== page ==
between IPsec SA endpoints.  This can be achieved by compressing the
   transport layer header (e.g., UDP, TCP, etc.) and inner IP header of
   packets at the ingress of the IPsec tunnel, and decompressing these
   headers at the egress.

   To realize HCoIPsec, this document proposes the use of Internet
   Protocol Header Compression [IPHC], Compressed Real Time Protocol
   [CRTP], Enhanced Compressed Real Time Protocol [ECRTP], and Robust
   Header Compression [ROHC], to compress the inner headers of IP
   packets traversing an IPsec tunnel.  Since these traditional HC
   schemes operate on a hop-by-hop basis, several extensions must be
   defined to enable their operation over IPsec SAs.  This document
   details a framework which will allow these traditional hop-by-hop HC
   schemes to be extended to operate at IPsec SA endpoints.

   HCoIPsec currently targets the application of HC to tunnel mode SAs.
   However, future work may extend the framework to operate over
   transport mode SAs as well.  Transport mode SAs only encrypt/
   authenticate the payload of an IP packet, leaving the IP header
   untouched.  Intermediate routers subsequently use the outer IP header
   to route the packet to a decryption device.  Therefore, if HC
   mechanisms are extended to operate between IPsec transport-mode SA
   endpoints, (de)compression functionality can only be applied to the
   transport layer headers, and not to the IP header.  Since compression
   of transport layer headers alone does not provide substantial
   efficiency gains, extending the HCoIPsec framework to support
   transport mode SAs is left for future work.


2.  Audience

   The target audience includes those who are involved with the
   development of HC schemes, and IPsec implementations.  Since
   traditional IETF HC schemes are designed to operate on a hop-by-hop
   basis, they need to be modified to operate over IPsec SAs.
   Therefore, the authors target various HC and IPsec communities who
   may consider extending hop-by-hop HC schemes and IPsec protocols to
   meet the requirements put forward in this document.  Finally, this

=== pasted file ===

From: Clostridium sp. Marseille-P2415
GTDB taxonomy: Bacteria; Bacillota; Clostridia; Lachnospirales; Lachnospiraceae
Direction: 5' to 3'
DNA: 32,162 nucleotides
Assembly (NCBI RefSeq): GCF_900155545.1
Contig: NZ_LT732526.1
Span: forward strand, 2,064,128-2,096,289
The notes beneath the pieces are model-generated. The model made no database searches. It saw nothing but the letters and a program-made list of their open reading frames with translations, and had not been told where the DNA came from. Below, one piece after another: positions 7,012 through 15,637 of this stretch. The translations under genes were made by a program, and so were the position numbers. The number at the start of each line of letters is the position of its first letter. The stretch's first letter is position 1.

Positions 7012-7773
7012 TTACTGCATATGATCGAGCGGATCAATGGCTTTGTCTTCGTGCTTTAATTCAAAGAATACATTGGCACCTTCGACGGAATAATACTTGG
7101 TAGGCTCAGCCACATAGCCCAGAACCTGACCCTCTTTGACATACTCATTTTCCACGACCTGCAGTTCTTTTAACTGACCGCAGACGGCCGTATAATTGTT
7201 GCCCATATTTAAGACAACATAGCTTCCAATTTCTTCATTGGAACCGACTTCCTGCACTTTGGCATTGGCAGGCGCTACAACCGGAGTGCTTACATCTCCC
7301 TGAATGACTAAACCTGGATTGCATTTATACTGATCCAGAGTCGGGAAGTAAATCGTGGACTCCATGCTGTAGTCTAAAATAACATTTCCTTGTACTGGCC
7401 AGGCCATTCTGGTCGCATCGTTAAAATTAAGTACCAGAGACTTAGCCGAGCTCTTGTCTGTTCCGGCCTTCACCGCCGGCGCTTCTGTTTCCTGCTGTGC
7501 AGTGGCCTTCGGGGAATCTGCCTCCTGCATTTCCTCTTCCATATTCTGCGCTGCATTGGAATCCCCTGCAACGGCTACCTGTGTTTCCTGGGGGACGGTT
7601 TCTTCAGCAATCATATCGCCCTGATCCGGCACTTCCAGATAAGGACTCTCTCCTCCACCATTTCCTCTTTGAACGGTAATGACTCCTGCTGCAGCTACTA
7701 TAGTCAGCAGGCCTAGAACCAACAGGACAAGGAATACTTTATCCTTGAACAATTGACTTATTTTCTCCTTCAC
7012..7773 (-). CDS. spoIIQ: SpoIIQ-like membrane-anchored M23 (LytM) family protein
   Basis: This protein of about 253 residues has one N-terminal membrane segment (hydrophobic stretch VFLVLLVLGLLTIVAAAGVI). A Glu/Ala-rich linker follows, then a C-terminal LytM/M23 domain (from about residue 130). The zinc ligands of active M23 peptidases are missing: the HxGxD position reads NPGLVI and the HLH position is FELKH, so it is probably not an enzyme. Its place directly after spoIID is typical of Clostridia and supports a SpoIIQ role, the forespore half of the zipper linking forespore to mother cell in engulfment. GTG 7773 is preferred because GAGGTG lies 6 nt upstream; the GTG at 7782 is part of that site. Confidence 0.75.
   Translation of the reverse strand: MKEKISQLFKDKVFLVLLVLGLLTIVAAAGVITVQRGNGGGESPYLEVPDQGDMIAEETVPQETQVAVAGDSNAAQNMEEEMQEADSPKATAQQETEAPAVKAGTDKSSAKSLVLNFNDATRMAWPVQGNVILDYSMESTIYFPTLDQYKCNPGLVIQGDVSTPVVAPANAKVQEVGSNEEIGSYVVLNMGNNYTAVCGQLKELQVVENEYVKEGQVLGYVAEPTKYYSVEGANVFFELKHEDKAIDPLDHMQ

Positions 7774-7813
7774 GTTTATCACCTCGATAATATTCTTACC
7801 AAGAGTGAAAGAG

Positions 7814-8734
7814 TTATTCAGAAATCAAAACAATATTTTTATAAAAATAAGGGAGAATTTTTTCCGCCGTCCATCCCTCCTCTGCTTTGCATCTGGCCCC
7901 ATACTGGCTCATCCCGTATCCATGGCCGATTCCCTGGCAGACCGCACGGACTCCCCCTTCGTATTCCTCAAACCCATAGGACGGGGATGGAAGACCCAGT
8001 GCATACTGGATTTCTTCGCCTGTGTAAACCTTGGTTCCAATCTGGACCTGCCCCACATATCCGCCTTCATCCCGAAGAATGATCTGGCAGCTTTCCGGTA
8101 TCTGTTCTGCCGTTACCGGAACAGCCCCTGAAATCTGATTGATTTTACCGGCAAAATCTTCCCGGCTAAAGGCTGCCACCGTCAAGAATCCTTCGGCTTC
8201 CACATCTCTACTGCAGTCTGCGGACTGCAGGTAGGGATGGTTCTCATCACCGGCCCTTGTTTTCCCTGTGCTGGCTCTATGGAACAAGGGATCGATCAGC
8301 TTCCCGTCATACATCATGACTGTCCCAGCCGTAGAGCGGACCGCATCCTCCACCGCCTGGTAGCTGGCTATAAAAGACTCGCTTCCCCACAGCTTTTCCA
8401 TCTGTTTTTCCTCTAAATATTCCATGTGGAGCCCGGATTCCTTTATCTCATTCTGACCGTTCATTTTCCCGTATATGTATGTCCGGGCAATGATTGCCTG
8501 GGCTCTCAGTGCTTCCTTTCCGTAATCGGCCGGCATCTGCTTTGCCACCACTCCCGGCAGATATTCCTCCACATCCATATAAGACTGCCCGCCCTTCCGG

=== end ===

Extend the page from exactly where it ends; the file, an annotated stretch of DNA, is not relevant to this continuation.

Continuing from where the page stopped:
document is directed towards vendors developing IPsec devices which
   will be deployed in bandwidth-constrained, IP networks.






Ertekin, et al.         Expires December 28, 2006               [Page 3]


Internet-Draft      Integration of HC over IPsec SAs           June 2006


3.  Terminology

   Terminology specific to discussion of HCoIPsec is introduced in this
   section.

   The key words "MUST", "MUST NOT", "REQUIRED", "SHALL", "SHALL NOT",
   "SHOULD", "SHOULD NOT", "RECOMMENDED", "MAY", and "OPTIONAL" in this
   document are to be interpreted as described in RFC 2119.

   Compressed Traffic

      Traffic that is processed by the compressor.  Packet headers are
      compressed using a compression profile.

   Uncompressed Traffic

      Traffic that is not processed by the compressor.  Instead, this
      type of traffic bypasses the HC process.

   HC Process

      Generic reference to either the compressor, decompressor, or any
      supporting header compression (HC) components.

   IPsec Process

      Generic reference to the Internet Protocol Security (IPsec)
      process [IPSEC].


4.  Problem Statement: Packet Overhead Associated with IPsec Tunnel-Mode
    SAs

   IPsec mechanisms provide various security services for IP networks.
   The benefits of IPsec come at the cost of increased per-packet
   overhead.  For example, traffic flow confidentiality (generally
   leveraged at security gateways) requires the tunneling of IP packets
   between IPsec implementations.  Although these IPsec tunnels will
   effectively mask the source-destination patterns that an intruder can
   ascertain, IPsec tunnels come at the cost of increased per-packet
   overhead.  Specifically, an ESP tunnel mode SA applied to an IPv6
   flow results in at least 50 bytes of additional overhead per packet.
   This additional overhead may be undesirable for many bandwidth-
   constrained wireless and/or satellite communications networks, as
   these types of infrastructure are not overprovisioned.  Consequently,
   the additional overhead incurred in an encryption-based environment
   may result in the inefficient utilization of bandwidth.




Ertekin, et al.         Expires December 28, 2006               [Page 4]


Internet-Draft      Integration of HC over IPsec SAs           June 2006


   Packet overhead is particularly significant for traffic profiles